January 11, 2010 Navdanya, Vandana Shiva’s website, reports even the simplest, most common foods, are rapidly climbing beyond the reach of many. “In 2007 the food price index calculated by the Food and Agriculture Organization of the United Nations (FAO) rose by nearly 40 percent, compared with 9 percent the year before, and in the […]
January 8, 2010 A Farm Foundation Roundtable discussion took place today. Michael Dimock, of Roots of Change (ROC) was present, offering “ten basic building blocks” for a new social contract. Dimock goes on to say, ” I am a realist who looks at the past and says we can, we will, and we must change […]
January 8, 2010 “Several states recently banned specific practices that are common in CAFOs (confined animal feeding operations), taking small steps to level the playing field for more sustainable farms.” h/t @OrganicConsumer Go to Original Source…
January 8, 2010 A reminder from Change.org the importance of the soil’s health – for without it we won’t have food to eat or clothing to wear (cotton, wool, and other materials created from plant fibers). “Soils around the world are becoming so depleted of nutrients that some experts are starting to fret over the […]
Part I: I am a diversified livestock and vegetable farmer with six acres of land, where I now run a full time farm business called The Little Homestead. While I’ll be covering various aspects of food and farming in future articles on CUpS, I figured that first off, an introduction would be in order. This […]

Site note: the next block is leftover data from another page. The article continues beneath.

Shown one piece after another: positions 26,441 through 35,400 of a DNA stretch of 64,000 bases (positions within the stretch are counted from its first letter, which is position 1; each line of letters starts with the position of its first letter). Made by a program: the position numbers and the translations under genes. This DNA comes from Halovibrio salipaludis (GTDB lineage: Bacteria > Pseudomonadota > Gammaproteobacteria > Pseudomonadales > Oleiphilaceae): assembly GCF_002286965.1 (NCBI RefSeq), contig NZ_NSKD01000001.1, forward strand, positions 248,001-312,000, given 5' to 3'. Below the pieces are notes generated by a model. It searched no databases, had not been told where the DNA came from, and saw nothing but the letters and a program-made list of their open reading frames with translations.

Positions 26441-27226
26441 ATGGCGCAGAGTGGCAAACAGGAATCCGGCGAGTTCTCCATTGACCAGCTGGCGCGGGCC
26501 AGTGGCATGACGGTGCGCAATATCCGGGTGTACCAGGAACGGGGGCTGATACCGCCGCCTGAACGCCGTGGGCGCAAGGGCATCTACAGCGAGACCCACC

The Imperial Stock Ranch, which began in 1871, faces a new and serious challenge to its very survival: how to create new markets for its products to compensate for longstanding existing markets that have declined or shifted overseas. Some bold steps were needed to rethink what to do with the wool from the sheep they raise on their 30,000 acre ranch in Eastern Oregon. Their solution? Direct, value-added marketing to yarn retailers and apparel designers.
We travel from the field to the factory, to see how the freshest green beans are picked, processed, and canned at a “Food Alliance” certified plant.
Fred Kirschenmann points out that much of modern industrial agriculture was possible because of mild and stable climate conditions, and cheap oil. Those advantages are over.
Fred Kirschenmann warns us, conventional agriculture, and its heavy dependence upon fossil fuels and water is not the future of agriculture.